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Russia and the Curse of Geography

Russia and the Curse of Geography | Unit 4 (Political Geography) | Scoop.it
Want to understand why Putin does what he does? Look at a map.

 

As things stand, Putin, like Russian leaders before him, likely feels he has no choice but to at least try to control the flatlands to Russia’s west. So it is with landscapes around the world—their physical features imprison political leaders, constraining their choices and room for maneuver. These rules of geography are especially clear in Russia, where power is hard to defend, and where for centuries leaders have compensated by pushing outward.


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Sarah Cannon's curator insight, November 25, 2015 9:41 AM

The majority of politicians around the world, from what I've seen through debates and rallies are fabricated speeches by politicians for the outcome of gaining more votes. I personally don't trust any politician. When it comes to power, politicians will do what ever it takes to use their power and make it stronger. Of course each politician wants their community and their country to be successful and grand. In this post it looks like Putin wants to control lands in Russia's west because he see's potential and possibilities for his country.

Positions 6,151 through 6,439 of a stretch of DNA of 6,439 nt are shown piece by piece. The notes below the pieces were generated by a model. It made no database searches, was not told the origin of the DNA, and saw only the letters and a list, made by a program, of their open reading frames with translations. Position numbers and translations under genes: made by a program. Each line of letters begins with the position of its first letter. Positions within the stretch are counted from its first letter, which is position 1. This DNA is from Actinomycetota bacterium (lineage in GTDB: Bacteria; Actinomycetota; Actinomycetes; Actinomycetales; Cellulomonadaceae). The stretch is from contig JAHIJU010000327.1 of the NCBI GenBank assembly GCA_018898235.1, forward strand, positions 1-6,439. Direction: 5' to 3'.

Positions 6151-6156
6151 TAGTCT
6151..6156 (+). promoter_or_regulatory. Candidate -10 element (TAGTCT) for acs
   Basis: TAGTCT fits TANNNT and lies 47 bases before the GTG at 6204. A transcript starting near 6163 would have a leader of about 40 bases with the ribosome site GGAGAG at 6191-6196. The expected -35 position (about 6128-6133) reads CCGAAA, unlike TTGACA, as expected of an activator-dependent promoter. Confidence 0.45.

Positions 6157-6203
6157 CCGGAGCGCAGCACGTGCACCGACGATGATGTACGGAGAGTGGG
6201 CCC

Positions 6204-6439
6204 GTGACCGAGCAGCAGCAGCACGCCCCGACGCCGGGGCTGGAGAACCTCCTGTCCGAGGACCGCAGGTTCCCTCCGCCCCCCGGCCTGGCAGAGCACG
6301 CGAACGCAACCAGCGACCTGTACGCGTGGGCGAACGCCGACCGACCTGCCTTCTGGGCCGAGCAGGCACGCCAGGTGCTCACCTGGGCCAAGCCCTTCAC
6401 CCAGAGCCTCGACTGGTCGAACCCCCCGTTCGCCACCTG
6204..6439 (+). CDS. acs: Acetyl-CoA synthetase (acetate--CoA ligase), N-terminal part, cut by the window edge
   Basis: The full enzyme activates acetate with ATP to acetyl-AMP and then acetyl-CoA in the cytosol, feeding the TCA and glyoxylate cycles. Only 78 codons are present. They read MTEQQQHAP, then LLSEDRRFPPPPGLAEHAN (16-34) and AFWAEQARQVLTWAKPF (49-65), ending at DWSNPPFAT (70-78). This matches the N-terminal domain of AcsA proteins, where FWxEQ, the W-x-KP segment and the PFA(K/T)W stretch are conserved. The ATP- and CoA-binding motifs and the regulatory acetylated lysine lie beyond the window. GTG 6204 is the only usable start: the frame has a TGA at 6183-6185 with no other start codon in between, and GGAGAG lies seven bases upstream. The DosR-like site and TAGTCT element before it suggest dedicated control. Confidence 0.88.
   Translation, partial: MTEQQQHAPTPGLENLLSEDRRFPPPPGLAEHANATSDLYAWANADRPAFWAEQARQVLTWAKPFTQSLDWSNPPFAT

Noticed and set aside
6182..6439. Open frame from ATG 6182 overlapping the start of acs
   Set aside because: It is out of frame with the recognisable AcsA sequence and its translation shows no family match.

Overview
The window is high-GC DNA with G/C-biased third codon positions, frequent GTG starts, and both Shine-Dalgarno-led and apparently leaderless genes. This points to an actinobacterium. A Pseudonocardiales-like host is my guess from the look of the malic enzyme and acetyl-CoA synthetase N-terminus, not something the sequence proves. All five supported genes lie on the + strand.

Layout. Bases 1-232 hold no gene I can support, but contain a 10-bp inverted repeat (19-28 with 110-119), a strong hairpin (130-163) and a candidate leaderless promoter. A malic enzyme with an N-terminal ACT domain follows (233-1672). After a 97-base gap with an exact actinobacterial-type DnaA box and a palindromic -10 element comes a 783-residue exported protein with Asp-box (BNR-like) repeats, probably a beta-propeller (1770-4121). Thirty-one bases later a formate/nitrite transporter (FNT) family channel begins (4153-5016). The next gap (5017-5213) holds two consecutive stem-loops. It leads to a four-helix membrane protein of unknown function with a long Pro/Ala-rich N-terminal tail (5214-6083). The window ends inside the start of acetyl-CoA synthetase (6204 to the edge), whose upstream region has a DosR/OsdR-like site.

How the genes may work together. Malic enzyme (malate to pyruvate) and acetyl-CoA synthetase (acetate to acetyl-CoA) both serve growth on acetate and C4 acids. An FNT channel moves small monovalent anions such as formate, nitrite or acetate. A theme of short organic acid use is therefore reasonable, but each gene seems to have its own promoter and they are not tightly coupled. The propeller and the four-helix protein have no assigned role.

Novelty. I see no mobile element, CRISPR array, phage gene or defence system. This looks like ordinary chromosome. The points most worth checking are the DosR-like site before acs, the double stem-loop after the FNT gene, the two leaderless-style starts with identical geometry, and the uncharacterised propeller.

Gene Gagne's curator insight, December 1, 2015 7:11 PM

This reminds me of the reason Russia fought Afganistan because it wanted to expand its borders especially if Russia could get control of the Wakhan corridor

Diana Morey's curator insight, February 11, 9:24 AM

good reading for political geography

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Africa, Uncolonized: A Detailed Look at an Alternate Continent

Africa, Uncolonized: A Detailed Look at an Alternate Continent | Unit 4 (Political Geography) | Scoop.it
What if the Black Plague had killed off almost all Europeans? Then the Reconquista never happens. Spain and Portugal don't kickstart Europe's colonization of other continents. And this is what Africa might have looked like.

 

Tags: Africa, colonialism, borders, historical, map.


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Bob Beaven's curator insight, March 26, 2015 2:26 PM

An interesting fact for a geographer/historian to look at is how different events happening in history can affect a map.  This is very fascinating, because Africa or should I say Alkebu-Lan has very strong looking kingdoms without the Influence of Europe.  Another interesting element of the map is how it is not Euro-centric, Africa is shown as the top of the world.  I guess in this history, Northern Europe instead of being a powerhouse of the world, would be classified as the dark region (like the Congo was in our own world).  It is also interesting how the map is not Euro-centric, but the fact to keep in mind there is the old saying, history is written by the winner.  In this case, the map of the world was drawn by the winning Europeans as well, and this map completely reverses that.  Another interesting fact, is that the Iberian is part of an Islamic Empire.  It looks, as if in this history, Portugal was overcome by the "Arabes" and Spain never even attempted to launch the Reconquista.  History and Geography, especially Political Geography are very closely linked with one another.